Mom and Dad wrote more than 100 stories, so I needed some central theme for the book. Immigration and assimilation is such a pertinent and poignant topic; thus I chose related stories for the book. Dad had such a good way with words and a “folksy” style. Since I did not want to alter that aspect of his writing, my main job was editing his stories, including his slang and Yiddish expressions. His incredible memory for details and clear descriptions of his past environments, as well as his great sense of humor, made this a fun task. My son and two nephews were very helpful and supportive and made my work much easier. The book, Family, Faith and Love: Beyond Immigration, is available on Amazon Books. I hope you like it!!!

https://www.amazon.com/Family-Faith-Love-Beyond-Immigration/dp/1732310513

Editor’s note: A book review of Family, Faith and Love: Beyond Immigration is slated for an upcoming edition of Jewish News.

 

 

Simon Family JCC offers plenty of opportunities for a healthy retirement

The weekday Simon Family JCC schedule of activities for retirees offers opportunities for socializing and physical fitness. For many who are no longer in the full-time workforce, avoiding isolation is one of the many challenges. Becoming involved in classes or interest groups can be helpful in maintaining a healthy rhythm of life.

JFit, the JCC’s fitness center, offers classes designed for participants who are 55 years and older, in addition to all of the machines, weights, and classes that are available for all ages. Zumba Gold, for example, is a class with all the elements of regular Zumba, but with active older participants in mind; and Water 4 Arthritis involves no swimming, but the water makes it easier to perform gentle motion exercises. Class schedules are available at the JCC Front Desk, Fitness Center and on Facebook (Simon Family JCC). For more information, contact Tom Purcell 321-2310 or tpurcell@simonfamilyjcc.org.

For something more cerebral and sedate, an array of mah jongg and card games run Monday through Friday. The JFS Knitting Circle meets every Wednesday morning, producing scarfs and blankets for area nursing home residents and JFS clients. Others meet to discuss current events, to read books, and to learn Yiddish.

The schedule for all these groups and others is at the JCC Front Desk and on the Federation calendar. Contact Sheryl Luebke, senior programs coordinator at 757-321-2334 or sluebke@ujft.org for specific information.

By Sheryl Luebke

 

Alperin Law to host seminars at Sandler Family Campus

How a Properly Drafted and Maintained Estate Plan Will Protect You

Wednesday, Feb. 27; Tuesday, March 19; and Wednesday, April 17, 10 am

A native of Norfolk who maintains law offices throughout Hampton Roads, Scott Alperin has practiced law for over a quarter century and focuses in the areas of estate planning, elder law, special needs planning, disability law, real estate, and business law.

Alperin Law provides its clients with a personalized, comprehensive, and relationship-based approach to estate and asset protection planning.

Alperin is also active in community service, serving on the boards of Jewish Family Service of Tidewater, the Alzheimer’s Association, and Vanguard Landing, an intentional special needs community being developed in Virginia Beach.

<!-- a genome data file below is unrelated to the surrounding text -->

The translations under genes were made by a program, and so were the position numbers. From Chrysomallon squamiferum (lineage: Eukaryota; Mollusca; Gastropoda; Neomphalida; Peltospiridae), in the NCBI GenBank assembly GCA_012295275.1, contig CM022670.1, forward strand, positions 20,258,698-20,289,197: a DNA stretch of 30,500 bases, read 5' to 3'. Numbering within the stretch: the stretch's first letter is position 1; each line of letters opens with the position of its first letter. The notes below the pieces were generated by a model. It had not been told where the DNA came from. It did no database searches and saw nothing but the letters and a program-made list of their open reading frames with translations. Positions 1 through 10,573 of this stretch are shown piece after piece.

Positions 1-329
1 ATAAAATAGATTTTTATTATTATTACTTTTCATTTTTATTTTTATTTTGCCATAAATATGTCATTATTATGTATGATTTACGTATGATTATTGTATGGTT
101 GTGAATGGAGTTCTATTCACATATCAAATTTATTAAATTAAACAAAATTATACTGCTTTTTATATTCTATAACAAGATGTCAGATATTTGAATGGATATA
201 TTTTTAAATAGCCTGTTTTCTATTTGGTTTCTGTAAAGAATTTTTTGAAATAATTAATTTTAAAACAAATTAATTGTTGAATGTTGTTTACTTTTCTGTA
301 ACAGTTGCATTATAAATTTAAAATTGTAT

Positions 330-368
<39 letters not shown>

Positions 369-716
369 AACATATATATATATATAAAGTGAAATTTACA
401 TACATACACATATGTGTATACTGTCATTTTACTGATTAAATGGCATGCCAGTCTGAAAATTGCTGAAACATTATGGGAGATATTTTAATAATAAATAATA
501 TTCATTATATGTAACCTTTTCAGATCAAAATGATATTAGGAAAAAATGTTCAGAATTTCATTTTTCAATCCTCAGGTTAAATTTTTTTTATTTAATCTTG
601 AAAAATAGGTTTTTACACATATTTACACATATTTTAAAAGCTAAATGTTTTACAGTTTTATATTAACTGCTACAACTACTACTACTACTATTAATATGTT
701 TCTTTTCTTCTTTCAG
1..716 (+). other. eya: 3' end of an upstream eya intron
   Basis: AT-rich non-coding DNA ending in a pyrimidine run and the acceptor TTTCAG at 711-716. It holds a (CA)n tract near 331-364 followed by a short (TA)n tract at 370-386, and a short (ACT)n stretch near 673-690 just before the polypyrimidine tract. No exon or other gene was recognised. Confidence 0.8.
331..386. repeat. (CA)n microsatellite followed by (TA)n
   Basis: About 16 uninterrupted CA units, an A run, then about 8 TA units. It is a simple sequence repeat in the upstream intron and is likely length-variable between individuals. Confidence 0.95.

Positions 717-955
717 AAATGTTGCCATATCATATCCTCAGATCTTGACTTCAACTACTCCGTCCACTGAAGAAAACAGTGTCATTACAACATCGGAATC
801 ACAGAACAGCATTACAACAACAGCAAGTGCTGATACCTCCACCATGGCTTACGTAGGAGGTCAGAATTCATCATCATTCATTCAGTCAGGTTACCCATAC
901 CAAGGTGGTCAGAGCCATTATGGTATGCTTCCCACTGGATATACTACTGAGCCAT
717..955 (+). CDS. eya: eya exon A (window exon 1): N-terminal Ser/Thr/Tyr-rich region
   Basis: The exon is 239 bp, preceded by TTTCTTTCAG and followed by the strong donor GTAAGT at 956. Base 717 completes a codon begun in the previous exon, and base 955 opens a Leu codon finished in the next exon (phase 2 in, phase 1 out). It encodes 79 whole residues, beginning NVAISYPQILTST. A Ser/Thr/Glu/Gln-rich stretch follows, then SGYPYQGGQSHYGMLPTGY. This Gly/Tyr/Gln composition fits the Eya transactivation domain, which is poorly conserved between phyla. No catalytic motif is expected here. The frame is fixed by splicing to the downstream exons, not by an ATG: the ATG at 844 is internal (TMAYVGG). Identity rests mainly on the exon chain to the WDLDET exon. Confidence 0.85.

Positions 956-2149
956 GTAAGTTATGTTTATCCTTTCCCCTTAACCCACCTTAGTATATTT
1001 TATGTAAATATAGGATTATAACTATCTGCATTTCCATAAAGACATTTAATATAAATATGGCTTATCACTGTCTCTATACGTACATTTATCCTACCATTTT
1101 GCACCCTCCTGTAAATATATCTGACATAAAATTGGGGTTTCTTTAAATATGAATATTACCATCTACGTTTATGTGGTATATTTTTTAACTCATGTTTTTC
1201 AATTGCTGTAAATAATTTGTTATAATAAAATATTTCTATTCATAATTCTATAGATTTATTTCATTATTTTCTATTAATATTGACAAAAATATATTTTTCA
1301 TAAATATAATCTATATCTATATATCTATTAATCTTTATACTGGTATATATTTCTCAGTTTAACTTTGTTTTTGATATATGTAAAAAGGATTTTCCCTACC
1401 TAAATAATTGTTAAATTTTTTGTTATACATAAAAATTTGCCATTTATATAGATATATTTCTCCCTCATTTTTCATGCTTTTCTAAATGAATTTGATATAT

Russ and Daughters, iconic appetizing shop, expands to Brooklyn

Brooklynites can now have bagels and lox from the iconic Russ & Daughters in their home borough.

The family-owned Jewish appetizing shop, located on Manhattan’s Lower East Side for more than a century, just opened in the refurbished Building 22 in the Navy Yard.

“Over the past two years we have designed and built out a 18,000 square foot base of operations, which includes our bakery, nationwide shipping facility, kitchens, a beautiful appetizing store, and (future) private events space,” the company said.

Russ & Daughters also has a café around the corner from its original location and a café in the New York Jewish Museum. It is co-owned by cousins Niki Russ Federman and Joshua Russ Tupper, the fourth Russ generation to run the business.

“We want to preserve the tradition, the quality, the recipes, the experience of 105 years of history,” Federman told Eater NY website. “In order to do that, we have to stay relevant and have the infrastructure to do that. It’s this interesting dance that we do constantly of, how do you maintain 105 years of history and keep it moving forward at the same time?”

By Marcy Oster

 

Four ways a retirement plan can survive a volatile market

A volatile stock market is raising the anxiety level of some investors—especially those nearing retirement.

In the wake of last year’s closing tumble—the S&P 500 lost 6.2 percent in 2018, its worst showing since the 2008 financial crisis—market analysts and those with equities comprising much of their portfolio aren’t quite sure what to expect in 2019.

Such uncertainty necessitates reviewing and perhaps adjusting a retirement plan to protect against market downturns, some financial advisers say.

“When you’re getting closer to retirement and truly planning for it, you have to understand the effects of volatility,” says Christy Smith, founder of Presley Wealth Management and an Investment Adviser representative. “People forget easily the pain of the recession when the markets are doing well. But the market will always go up and down, and it’s a struggle teaching people that to have a successful retirement, they need to truly diversify, and recession-proof, their retirement portfolio.